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India is world renowned for its embroidered textiles. The belt comprising Kutch and Saurashtra up through northern Gujarat to western Rajasthan and the Thar Parkar district of Sind in Pakistan is the world's richest source of folk embroidery. These land are scrublands, little of which is cultivatable and only affords seasonal pasture for the flocks of sheep and herds of cattle and camels. The people who live here therefore are small-holding pastoralists with merchant and artisan communities in the towns. They are divided by caste which, as in the rest of India, usually relates to hereditary occupation.
Each caste passes on unchanged from generation to generation its own distinct designs, colours and range of stitches which form an important part of the caste's cultural identity. They are worn as proud badge of caste cultural identity - caste and social status is indicated by colours and materials.
All these people share a common dowry tradition, which although outlawed in India, still persists The wife will bring with her to her new home costumes for the bride and groom, trappings for domestic animals and hangings for the home, all intricately embroidered. Most of these were traditionally stitched by village women, for themselves and their families, to create festivity, honor deities, or generate wealth. While embroideries contributed to the substantial economic exchange required for marriage and fulfilled other social obligations which required gifts, unlike most crafts, they were never commercial products.
Embroidery also communicates self and status. Differences in style create and maintain distinctions that identify community, sub-community, and social status within community. The "mirror work" of Kutch is really a myriad of styles, which present a richly textured map of regions and ethnic groups. Each style, a distinct combination of stitches, patterns and colors, and rules for using them, was shaped by historical, socio-economic and cultural factors. Traditional but never static, styles evolved over time, responding to prevailing trends.
Here are some of the styles of work - this is not an all encompassing list, there are many many more local styles.
From Pakistan, specifically Thar Parkar province and from western Rajasthan, designs are abstract or very formalised representations of flowers, foliage and disguised birds on red ground with mirrors (shisha) or, metal threadwork on a black ground. Mostly produced by Meghwal leather workers, but also by Lohana and Memon merchants, Pali and Dars landowners, Sutar carpenters and some Muslim herding castes.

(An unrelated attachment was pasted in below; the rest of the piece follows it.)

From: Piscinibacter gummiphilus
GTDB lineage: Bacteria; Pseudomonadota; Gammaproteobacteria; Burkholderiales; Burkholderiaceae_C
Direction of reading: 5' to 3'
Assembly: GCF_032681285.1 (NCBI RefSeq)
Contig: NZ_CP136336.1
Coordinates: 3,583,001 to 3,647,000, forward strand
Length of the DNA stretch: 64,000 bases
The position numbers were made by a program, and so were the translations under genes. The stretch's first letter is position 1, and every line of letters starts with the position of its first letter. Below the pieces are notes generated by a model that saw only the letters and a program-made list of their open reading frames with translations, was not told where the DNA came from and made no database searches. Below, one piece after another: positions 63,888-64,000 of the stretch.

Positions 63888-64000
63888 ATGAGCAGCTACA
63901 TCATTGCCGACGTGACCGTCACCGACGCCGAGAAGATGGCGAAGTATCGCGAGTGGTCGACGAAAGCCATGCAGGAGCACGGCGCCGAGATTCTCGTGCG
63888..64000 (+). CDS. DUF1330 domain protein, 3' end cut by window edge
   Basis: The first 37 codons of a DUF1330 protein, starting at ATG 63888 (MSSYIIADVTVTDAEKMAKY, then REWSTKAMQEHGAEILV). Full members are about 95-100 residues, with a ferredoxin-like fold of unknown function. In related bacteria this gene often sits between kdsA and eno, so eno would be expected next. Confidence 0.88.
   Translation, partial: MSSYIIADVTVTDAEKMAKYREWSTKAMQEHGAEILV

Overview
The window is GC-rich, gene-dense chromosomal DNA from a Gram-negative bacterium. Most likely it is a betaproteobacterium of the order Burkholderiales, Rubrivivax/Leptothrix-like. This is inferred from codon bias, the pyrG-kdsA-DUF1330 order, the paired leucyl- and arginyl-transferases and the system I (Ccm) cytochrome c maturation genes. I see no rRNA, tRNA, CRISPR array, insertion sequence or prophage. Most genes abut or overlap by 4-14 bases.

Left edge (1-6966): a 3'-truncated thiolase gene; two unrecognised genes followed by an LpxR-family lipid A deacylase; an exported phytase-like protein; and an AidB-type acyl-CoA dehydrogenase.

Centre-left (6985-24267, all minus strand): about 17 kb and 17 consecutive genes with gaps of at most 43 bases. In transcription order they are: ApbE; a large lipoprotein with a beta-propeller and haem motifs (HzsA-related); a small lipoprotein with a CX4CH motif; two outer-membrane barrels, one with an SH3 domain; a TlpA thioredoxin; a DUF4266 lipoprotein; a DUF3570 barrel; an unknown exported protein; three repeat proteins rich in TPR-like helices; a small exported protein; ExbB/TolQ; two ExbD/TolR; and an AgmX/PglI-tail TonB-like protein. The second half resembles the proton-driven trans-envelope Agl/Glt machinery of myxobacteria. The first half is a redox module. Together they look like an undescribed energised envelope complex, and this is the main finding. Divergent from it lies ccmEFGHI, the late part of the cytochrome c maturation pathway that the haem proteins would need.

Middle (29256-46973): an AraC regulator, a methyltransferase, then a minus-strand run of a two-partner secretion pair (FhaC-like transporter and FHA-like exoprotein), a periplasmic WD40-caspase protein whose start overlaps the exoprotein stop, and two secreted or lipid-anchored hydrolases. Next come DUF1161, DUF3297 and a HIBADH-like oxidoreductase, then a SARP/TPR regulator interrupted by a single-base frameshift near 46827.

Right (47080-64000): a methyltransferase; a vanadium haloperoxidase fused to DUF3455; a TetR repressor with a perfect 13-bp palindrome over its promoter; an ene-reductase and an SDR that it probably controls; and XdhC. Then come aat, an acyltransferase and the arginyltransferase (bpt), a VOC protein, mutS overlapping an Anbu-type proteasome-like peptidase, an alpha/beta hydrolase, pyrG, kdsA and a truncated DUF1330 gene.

What can be loosely called the Kutchi style is practised by Ahir herders, Kanbi farmers and Rabari shepherds, Kutchi is characterised by chain and open-chain stitching and the use of lots of mirrors. Motifs are floral as well as parrots, peacocks and occasionally human figures appear in the form of women churning butter or carrying water pots on their heads. A variety of colours are used usually on red, orange, white, black or green ground of cotton or satin.
Originating with the Kathi landlord caste, but now produced mostly by Mahajan or Bania merchant castes and the Kanbi farmers, Kathipa is characterised by the use of heer (floss) silk in elongated darn stitch running horizontally and vertically. Designs are geometric with an applique outer border, an inner embroidered border and the main field either a checkerboard of eight-pointed stars or an arrangement of diamonds and triangles. The heer silk is usually purple or red with white yellow or green used as highlights and mirrors set into the borders and at the junctions of the design.
The Ahir, Kanbi, Satwara, Mehr and Aboti of Saurashtra are all prolific embroiderers. The patterns they use are based on naturalistic flowers, animals, birds and human figures outlined in cotton chain stitching and filled in with herringbone stitch in cotton or silk. Colours are bright reds, greens, yellows, blues and browns, usually on white, yellow or orange cotton ground, which goes well with the mud-coloured walls of their communities.
Suf is a painstaking embroidery based on the triangle, called a "suf." Suf is counted on the warp and weft of the cloth in a surface satin stitch worked from the back. Motifs are never drawn. Each artisan imagines her design, then counts it out --in reverse! Skilled work thus requires an understanding of geometry and keen eyesight. A suf artisan displays virtuosity in detailing, filling symmetrical patterns with tiny triangles, and accent stitches.